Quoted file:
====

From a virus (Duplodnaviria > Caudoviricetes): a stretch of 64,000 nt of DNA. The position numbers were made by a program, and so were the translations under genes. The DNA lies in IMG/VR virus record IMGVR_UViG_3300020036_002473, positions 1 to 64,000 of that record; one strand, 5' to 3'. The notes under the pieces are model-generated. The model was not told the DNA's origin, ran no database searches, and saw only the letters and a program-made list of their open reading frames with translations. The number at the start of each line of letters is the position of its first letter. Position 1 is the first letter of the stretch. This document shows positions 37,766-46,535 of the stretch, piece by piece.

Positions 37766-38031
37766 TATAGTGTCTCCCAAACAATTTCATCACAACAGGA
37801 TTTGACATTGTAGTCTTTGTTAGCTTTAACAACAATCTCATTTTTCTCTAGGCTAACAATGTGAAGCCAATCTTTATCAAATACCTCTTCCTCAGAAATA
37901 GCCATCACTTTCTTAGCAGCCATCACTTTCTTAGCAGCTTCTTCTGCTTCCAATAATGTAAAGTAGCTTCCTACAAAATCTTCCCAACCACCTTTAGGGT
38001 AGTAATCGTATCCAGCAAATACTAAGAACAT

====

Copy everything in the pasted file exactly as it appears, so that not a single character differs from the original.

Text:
From a virus (Duplodnaviria > Caudoviricetes): a stretch of 64,000 nt of DNA. The position numbers were made by a program, and so were the translations under genes. The DNA lies in IMG/VR virus record IMGVR_UViG_3300020036_002473, positions 1 to 64,000 of that record; one strand, 5' to 3'. The notes under the pieces are model-generated. The model was not told the DNA's origin, ran no database searches, and saw only the letters and a program-made list of their open reading frames with translations. The number at the start of each line of letters is the position of its first letter. Position 1 is the first letter of the stretch. This document shows positions 37,766-46,535 of the stretch, piece by piece.

Positions 37766-38031
37766 TATAGTGTCTCCCAAACAATTTCATCACAACAGGA
37801 TTTGACATTGTAGTCTTTGTTAGCTTTAACAACAATCTCATTTTTCTCTAGGCTAACAATGTGAAGCCAATCTTTATCAAATACCTCTTCCTCAGAAATA
37901 GCCATCACTTTCTTAGCAGCCATCACTTTCTTAGCAGCTTCTTCTGCTTCCAATAATGTAAAGTAGCTTCCTACAAAATCTTCCCAACCACCTTTAGGGT
38001 AGTAATCGTATCCAGCAAATACTAAGAACAT